New Hampshire, Chase 1, Frémont 1; Vermont, Collamer 10; Rhode Island, Bates 1, McLean 5, Reed 1, Chase 1; Connecticut, Wade 1, Bates 7, Chase 2; New Jersey, Dayton 14; Pennsylvania, Cameron 47-1/2, McLean 1; Maryland, Bates 8; Delaware, Bates 6; Virginia, Cameron 1; Kentucky, Wade 2, McLean 1, Chase 8, Sumner 1; Ohio, McLean 4, Chase 34; Missouri, Bates 18; Texas, Bates 2; Iowa, Cameron 1, Bates 1, McLean 1, Chase 1; Oregon, Bates 5; Nebraska, Cameron 1, Chase 2.
For instance, instead of shovelling 16 tons a day, a man can shovel 59 tons; a man loading pig-iron increased his total load per day from 12-1/2 to 47-1/2 tons; the day's tale of bricks laid has been raised from 1000 to 2700. The list could be extended to cover operatives working at machines.
First the dot representing the town of Clayton was placed over the point at the center of the compass, with the north and south line of the compass exactly coinciding with the meridian of the town. Then Cub traced on the chart lightly with a pencil the 47-1/2-degree northeast line of the compass.
"Two thousand N.O. & G. at 48," called the watcher at the ticker. "Five hundred at 47-1/2; 1,000 at 47; 2,000, 400, I,500, 3,000, at 47. Looks as if someone has pegged it at 47!" The entire market was declining in sympathy with the disturbing news concerning this standard property. "Twelve hundred N.O. & G. at 47-1/4," called the man at the ticker. "Three thousand at 48; 1,500 at 49; 5,000 at 50!
This position is 1,100 feet above the level of the sea and 47-1/2 miles north of the monument.
The worker started to carry his accustomed load and at regular intervals was told by the time-student, observing the proper period for rest and work with a watch: "Now pick up a pig and walk. Now sit down and rest. Now, walk now, rest, etc." He walked when he was told to walk and rested when he was told to rest, and at half past five in the afternoon had his 47-1/2 tons loaded on the car.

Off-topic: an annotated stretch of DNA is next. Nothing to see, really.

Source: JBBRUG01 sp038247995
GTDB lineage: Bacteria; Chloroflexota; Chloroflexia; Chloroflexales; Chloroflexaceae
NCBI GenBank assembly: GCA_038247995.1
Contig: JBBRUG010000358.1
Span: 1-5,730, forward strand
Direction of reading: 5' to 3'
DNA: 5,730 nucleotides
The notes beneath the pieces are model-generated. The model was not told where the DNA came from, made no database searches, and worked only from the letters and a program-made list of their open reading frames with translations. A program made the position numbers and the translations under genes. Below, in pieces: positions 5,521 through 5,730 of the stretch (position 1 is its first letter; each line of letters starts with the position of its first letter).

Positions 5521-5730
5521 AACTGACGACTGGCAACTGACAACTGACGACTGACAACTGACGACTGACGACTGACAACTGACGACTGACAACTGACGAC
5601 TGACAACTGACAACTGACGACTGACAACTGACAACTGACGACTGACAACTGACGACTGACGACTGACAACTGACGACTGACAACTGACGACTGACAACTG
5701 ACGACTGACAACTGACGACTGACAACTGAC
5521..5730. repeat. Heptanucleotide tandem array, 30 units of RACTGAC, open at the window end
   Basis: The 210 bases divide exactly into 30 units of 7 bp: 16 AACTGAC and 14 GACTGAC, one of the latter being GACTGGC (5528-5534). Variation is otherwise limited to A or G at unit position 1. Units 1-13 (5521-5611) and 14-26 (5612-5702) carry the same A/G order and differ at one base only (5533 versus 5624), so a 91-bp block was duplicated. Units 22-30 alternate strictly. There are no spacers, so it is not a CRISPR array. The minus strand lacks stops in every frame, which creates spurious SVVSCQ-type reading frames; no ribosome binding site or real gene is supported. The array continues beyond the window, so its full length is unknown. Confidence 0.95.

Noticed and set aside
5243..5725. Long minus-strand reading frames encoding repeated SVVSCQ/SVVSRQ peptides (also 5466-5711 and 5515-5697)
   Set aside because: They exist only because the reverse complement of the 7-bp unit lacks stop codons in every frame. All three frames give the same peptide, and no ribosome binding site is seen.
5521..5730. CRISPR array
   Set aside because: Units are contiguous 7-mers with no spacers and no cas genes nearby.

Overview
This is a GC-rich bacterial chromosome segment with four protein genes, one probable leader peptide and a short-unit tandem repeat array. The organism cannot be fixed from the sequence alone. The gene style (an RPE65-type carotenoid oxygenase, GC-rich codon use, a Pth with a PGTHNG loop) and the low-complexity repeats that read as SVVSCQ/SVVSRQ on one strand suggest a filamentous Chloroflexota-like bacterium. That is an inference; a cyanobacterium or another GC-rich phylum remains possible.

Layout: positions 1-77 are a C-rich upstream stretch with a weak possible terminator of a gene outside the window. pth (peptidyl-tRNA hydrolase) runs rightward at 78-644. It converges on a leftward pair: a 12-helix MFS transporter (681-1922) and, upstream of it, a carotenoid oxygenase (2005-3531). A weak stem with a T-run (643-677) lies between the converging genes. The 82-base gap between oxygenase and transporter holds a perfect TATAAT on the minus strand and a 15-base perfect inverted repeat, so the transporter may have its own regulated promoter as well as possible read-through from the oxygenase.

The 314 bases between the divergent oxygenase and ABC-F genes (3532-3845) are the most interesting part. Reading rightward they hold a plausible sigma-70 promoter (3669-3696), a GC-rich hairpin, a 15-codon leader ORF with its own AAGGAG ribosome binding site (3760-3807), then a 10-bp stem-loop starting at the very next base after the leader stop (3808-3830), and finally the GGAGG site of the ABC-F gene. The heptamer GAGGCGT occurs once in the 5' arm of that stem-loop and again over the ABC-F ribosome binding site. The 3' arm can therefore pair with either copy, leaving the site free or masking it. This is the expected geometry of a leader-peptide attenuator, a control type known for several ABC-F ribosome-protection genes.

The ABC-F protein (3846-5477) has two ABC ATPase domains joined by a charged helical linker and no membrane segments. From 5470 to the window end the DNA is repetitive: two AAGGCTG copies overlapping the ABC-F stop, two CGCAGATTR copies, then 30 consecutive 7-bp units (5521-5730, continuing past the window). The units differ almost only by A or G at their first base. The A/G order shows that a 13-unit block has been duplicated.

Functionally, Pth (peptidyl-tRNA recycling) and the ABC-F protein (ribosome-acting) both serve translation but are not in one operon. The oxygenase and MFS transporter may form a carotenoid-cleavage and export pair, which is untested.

And he practically never failed to work at this pace and to do the task that was set him during the three years that the writer was at Bethlehem.... Throughout this time, he averaged a little more than $1.85 a day; whereas he had never received more than $1.15 a day, which was the ruling wage at that time in Bethlehem.... One man after another was picked out and trained to handle pig-iron at the rate of 47-1/2 tons a day, until all of the pig-iron was handled at this rate, and all of this gang were receiving sixty per cent more wages than other men around them.
In spite of such senseless exaggeration of effort in the first hours, the total output for the day would have been relatively small. Now the foremen determined exactly when every individual should lift and move the load and when he should sit quietly. The result was that the men, without greater fatigue, were able to carry 47-1/2 tons a day instead of the 12-1/2 tons.
Draw one line from Clayton, N.Y., northeast, 47-1/2 degrees from perpendicular; another from Rockport, Ontario, southeast, 11 degrees from perpendicular; another from Gananoque, southeast, 76 degrees from perpendicular. The intersection of those lines will indicate the island those messages came from." "He was on an island, was he?" asked Hal. "Sure, or on a boat," was the reply.
F.W. Taylor's own example: "Schmidt started to work, and all day long and at regular intervals, was told by the man who stood over him with a watch, 'Now, pick up a pig and walk. Now sit down and rest. Now walk now rest, etc. He worked when he was told to work, and rested when he was told to rest, and at half-past five in the afternoon had his 47-1/2 tons loaded on the car."